Lab Updates: Test Equipment Acquisitions, and new tools.
2022 overall and 2023 so far have been very great for the Hong's Electronics Hardware Lab.
A highlight of this period was my trip to the Orlando Hamcation in February 2022, where I managed to acquire some amazing deals. Most notably, I was able to purchase the Signal Hound BB60C Real-time Spectrum Analyzer, which has recently seen its MSRP creep up towards $4,000, for the incredible price of $400. I also picked up the Signal Hound USB-TG124A Tracking Generator for just $200, despite its MSRP of $1,585.
The significance of this acquisition lies not only in the great deals I got, but also in the fact that the BB60C is a spectrum analyzer that I am already familiar with from my current and previous full-time job, and I have extensive experience using its software and powerful analysis tools. (Spike Software)
Also, pictured above, is the next acquisition I got in 2022, The Rohde & Schwarz SMIQ 03B RF Signal Generator. This versatile instrument can generate signals across a broad frequency range, from 300 kHz to 3.3 GHz, with high accuracy and stability. It offers a wide range of modulation capabilities, including AM, FM, pulse modulation, and more, making it suitable for testing a variety of devices such as communication systems, audio systems, and radar systems. I had budgeted about $1200 - $1500 for a RF Signal Generator with the requirement that it covers HF through L-Band frequencies. The SMIQ 03B fulfilled these requirements and was acquired well under budget at $500 from eBay. The leftover budget was used to acquire RF Cables and another Signal Generator from Signal Hound, which I will mention next here.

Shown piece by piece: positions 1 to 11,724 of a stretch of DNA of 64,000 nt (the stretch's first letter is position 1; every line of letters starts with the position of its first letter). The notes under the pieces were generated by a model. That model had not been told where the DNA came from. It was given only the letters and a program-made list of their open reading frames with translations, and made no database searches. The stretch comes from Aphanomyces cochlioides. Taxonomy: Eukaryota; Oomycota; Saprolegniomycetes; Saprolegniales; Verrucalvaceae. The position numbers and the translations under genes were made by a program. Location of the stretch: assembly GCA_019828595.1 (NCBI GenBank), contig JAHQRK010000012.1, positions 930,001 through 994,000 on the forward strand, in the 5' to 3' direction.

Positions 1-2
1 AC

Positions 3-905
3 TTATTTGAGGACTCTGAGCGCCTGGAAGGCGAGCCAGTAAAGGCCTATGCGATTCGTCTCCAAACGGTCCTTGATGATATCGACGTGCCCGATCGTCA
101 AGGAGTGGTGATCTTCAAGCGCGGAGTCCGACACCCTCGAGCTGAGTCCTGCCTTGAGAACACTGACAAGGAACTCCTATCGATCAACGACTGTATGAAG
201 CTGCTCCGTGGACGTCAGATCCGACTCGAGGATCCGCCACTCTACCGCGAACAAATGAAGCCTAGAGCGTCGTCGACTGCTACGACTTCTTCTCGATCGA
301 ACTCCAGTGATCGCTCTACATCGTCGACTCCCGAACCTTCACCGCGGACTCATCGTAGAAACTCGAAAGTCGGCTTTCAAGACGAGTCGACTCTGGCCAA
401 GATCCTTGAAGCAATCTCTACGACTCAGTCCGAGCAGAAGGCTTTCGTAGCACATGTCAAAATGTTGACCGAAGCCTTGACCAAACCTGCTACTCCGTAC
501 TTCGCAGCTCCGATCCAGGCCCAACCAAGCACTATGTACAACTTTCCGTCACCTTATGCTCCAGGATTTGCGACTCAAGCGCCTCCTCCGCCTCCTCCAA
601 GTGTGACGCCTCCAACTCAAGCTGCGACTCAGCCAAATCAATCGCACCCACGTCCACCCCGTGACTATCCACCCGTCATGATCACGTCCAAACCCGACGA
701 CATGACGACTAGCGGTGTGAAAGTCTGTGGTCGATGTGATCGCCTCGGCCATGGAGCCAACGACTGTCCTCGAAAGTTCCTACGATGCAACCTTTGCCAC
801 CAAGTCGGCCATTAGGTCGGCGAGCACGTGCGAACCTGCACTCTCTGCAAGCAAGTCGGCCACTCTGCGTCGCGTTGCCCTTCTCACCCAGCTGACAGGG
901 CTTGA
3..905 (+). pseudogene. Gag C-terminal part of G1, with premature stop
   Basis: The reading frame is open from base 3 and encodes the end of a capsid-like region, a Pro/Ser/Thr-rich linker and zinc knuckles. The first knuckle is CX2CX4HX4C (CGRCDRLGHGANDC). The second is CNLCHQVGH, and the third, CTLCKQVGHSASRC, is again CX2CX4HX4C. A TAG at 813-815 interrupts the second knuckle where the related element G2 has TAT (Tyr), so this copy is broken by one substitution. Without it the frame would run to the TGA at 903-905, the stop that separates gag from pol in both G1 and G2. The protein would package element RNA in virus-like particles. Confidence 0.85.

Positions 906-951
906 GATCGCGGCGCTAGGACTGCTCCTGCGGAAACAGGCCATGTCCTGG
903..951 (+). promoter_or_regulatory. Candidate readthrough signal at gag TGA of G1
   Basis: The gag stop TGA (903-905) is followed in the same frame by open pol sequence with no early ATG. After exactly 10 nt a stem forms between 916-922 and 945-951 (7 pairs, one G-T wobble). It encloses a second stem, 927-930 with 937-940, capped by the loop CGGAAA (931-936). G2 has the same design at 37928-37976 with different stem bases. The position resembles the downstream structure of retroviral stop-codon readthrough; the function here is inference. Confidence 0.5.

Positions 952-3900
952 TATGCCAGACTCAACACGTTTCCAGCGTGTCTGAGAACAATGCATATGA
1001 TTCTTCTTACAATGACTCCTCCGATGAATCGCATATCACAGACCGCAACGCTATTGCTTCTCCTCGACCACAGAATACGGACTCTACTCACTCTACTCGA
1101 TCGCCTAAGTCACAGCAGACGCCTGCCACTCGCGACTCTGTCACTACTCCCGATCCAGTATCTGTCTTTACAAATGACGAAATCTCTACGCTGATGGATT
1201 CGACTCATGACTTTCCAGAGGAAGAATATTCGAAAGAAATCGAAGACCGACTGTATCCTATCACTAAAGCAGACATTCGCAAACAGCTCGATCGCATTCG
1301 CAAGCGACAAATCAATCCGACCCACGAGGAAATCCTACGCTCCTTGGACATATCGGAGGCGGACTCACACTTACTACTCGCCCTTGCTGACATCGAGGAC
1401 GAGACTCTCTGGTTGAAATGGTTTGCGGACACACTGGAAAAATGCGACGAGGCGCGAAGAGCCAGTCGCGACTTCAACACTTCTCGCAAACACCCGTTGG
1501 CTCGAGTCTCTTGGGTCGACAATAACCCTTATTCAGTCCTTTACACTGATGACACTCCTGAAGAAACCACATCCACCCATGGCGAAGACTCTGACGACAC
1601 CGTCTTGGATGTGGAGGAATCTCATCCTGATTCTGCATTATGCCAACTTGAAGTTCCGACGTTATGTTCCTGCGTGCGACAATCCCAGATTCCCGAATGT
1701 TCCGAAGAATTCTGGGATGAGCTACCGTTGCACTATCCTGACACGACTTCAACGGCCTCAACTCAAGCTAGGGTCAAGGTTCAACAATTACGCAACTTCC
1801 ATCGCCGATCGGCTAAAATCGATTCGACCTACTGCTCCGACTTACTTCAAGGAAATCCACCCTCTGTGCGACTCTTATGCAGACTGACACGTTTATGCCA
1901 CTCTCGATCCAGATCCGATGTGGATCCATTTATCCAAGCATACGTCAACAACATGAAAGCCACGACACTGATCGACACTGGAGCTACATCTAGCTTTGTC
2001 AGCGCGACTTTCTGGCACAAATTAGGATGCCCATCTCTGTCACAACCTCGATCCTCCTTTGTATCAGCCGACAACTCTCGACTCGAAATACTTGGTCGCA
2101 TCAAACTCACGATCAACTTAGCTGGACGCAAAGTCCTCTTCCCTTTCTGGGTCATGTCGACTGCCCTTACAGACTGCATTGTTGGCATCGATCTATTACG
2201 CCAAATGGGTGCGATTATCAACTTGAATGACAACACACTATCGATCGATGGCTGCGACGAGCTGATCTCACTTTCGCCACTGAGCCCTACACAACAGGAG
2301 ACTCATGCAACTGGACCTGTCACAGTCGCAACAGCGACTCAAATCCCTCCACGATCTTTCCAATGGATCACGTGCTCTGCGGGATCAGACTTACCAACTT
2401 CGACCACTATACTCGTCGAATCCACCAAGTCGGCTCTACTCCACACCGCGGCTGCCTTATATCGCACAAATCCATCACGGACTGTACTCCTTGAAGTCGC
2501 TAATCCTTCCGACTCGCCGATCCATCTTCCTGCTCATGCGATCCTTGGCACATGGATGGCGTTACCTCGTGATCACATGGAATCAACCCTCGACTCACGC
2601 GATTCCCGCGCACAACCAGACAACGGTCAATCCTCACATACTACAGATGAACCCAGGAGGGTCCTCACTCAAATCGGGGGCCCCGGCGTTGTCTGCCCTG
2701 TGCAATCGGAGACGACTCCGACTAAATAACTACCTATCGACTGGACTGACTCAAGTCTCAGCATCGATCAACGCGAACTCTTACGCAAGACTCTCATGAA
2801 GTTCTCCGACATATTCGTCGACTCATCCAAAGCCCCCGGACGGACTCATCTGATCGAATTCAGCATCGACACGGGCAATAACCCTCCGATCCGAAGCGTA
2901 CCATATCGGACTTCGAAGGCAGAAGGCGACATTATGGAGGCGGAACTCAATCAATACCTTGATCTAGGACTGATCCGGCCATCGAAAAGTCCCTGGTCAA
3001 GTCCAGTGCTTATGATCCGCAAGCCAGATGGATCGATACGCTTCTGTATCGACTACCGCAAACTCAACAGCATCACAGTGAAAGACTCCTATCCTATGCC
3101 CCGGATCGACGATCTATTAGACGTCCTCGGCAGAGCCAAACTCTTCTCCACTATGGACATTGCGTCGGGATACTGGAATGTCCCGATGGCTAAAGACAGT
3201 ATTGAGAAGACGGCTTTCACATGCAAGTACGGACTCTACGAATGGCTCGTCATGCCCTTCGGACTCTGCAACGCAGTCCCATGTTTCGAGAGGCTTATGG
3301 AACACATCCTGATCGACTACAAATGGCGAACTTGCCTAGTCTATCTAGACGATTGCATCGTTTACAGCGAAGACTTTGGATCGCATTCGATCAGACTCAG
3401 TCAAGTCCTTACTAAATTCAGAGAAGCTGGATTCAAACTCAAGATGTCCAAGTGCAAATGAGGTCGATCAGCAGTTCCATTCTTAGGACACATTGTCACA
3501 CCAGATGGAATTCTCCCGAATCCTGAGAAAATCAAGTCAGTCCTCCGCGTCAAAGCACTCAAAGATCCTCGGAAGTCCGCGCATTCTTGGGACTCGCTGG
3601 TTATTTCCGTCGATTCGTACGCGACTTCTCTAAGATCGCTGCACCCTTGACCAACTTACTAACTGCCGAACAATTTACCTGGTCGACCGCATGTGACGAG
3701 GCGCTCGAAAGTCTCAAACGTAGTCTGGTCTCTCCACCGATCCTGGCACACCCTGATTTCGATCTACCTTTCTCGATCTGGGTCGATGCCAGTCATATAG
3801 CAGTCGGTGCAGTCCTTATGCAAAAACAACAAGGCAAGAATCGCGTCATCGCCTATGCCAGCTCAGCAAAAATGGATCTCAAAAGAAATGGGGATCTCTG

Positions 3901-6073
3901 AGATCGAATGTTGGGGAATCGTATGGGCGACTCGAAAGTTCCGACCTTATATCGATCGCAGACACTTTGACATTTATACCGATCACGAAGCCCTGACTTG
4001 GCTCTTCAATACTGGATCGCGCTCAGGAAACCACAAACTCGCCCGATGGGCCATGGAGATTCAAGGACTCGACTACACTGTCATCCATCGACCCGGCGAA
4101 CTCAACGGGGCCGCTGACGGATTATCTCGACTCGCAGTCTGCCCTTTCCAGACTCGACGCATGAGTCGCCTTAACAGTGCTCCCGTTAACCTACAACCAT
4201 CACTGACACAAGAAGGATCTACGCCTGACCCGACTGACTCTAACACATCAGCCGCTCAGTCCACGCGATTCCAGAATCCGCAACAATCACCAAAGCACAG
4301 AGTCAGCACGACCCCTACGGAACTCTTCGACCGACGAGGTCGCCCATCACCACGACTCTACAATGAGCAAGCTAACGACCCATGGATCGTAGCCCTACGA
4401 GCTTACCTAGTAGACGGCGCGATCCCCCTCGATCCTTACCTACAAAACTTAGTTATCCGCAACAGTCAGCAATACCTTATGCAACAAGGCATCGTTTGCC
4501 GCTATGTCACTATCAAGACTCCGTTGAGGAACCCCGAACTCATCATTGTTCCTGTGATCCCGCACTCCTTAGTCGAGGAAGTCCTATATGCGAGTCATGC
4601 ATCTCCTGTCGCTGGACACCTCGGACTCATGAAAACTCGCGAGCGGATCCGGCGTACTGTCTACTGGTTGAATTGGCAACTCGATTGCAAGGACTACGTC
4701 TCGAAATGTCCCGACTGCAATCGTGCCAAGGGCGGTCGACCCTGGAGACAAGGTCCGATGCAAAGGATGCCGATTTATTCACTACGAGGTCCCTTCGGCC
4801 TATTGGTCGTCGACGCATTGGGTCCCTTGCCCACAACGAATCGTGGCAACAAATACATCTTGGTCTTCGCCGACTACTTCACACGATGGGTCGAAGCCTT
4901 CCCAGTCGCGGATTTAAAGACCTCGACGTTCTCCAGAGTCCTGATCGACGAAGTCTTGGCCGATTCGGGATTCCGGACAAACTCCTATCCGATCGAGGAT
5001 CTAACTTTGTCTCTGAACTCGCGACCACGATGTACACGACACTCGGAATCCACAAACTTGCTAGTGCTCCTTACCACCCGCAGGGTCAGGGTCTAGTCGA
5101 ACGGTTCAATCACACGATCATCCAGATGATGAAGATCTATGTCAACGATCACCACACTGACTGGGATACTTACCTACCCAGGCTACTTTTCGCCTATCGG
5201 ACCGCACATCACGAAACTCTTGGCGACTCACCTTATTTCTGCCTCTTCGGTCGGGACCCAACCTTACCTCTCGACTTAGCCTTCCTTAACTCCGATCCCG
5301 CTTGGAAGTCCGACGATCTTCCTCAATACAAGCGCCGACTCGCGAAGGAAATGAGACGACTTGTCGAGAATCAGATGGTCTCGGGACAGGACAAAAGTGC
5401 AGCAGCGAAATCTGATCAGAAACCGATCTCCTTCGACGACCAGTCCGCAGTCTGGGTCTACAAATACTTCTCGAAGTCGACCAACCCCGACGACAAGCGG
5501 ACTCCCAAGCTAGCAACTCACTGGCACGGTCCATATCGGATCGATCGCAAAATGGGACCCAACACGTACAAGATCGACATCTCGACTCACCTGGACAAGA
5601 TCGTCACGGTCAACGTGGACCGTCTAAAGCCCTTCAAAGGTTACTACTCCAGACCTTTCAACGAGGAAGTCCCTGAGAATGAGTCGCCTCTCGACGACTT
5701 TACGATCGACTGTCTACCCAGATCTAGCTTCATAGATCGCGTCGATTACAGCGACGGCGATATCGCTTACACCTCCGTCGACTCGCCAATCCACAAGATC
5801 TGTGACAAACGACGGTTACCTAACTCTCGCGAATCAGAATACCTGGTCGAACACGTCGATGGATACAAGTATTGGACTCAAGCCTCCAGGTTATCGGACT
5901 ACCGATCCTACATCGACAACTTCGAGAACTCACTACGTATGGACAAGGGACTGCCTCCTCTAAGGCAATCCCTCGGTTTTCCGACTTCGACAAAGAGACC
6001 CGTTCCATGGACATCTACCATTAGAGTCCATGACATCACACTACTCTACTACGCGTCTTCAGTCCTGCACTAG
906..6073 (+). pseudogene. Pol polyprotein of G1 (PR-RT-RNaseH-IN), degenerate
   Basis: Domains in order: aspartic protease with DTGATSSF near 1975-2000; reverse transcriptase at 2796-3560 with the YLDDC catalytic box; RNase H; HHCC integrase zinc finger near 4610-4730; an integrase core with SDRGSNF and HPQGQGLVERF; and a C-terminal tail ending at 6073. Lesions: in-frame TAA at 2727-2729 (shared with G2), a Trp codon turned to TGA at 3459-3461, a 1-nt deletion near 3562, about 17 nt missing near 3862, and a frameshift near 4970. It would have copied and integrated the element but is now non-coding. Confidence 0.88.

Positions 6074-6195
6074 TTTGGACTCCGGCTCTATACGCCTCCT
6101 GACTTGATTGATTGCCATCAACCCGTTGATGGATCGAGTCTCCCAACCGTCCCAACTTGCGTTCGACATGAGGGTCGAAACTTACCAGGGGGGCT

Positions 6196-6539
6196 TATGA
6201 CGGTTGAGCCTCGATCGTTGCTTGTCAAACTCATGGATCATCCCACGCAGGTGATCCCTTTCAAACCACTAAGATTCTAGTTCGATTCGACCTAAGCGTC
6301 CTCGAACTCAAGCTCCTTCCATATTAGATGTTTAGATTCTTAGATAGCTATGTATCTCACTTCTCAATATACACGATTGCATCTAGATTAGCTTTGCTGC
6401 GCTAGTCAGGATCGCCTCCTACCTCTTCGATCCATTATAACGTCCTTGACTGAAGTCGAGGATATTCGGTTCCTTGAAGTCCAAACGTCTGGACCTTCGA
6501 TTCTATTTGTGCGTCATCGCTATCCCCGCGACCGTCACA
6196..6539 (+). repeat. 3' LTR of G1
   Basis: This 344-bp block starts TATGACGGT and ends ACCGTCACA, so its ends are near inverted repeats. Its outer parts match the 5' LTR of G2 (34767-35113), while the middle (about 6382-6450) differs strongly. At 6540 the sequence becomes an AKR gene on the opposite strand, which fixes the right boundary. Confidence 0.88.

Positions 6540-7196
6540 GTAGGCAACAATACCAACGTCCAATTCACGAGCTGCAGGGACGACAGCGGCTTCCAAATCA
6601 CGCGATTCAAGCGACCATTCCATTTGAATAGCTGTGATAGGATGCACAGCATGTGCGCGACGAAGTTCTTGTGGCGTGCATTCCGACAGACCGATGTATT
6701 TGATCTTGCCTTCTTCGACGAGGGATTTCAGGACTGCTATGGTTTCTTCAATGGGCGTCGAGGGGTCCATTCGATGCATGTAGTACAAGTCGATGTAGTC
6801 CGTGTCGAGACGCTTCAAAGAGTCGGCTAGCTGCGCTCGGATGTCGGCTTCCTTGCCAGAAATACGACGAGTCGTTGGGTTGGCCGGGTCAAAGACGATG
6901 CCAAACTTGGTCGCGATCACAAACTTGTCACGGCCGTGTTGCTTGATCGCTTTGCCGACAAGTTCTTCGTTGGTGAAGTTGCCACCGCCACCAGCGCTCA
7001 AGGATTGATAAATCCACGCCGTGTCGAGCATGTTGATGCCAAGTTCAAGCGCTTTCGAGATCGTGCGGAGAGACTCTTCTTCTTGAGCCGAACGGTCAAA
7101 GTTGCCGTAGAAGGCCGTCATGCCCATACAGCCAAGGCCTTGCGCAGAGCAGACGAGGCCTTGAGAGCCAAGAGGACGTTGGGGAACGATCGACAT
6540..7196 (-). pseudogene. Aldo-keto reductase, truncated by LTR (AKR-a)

The next test equipment acquisition following the R&S 03B RF signal Generator is the Signal Hound VSG25A RF Vector Signal Generator. "The VSG25A hardware features a 12-bit I/Q baseband arbitrary waveform generator which can be clocked at virtually any frequency from 54 kHz to 180 MHz, and includes a 4096×16 bit pattern buffer for built-in or custom modulation."
Bought using the remainder of the funds budgeted towards a RF signal generator, this particular signal generator is very compact and great for field use. This is also an instrument I'm familiar with since I used it at my previous full-time employer extensively.
Following my acquisition of the VSG25A, I was surprised to come across a Keysight DSO-X 3024A Oscilloscope on Facebook Marketplace, which I wasted no time in acquiring. All options were unlocked and this acquisition prompted me to sell my Rigol 1054Z Oscilloscope to a colleague of mine.
A few days after the acquisition of the Keysight Oscilloscope, I went to the local hamfest (Melbourne, FL Hamfest), and got an amazing deal on an assortment of RF attenuators, filters, and all sorts of active devices/blocks. The box of attenuators was acquired for about $50 and all the other parts pictured above were bought in 3 for $5 deals!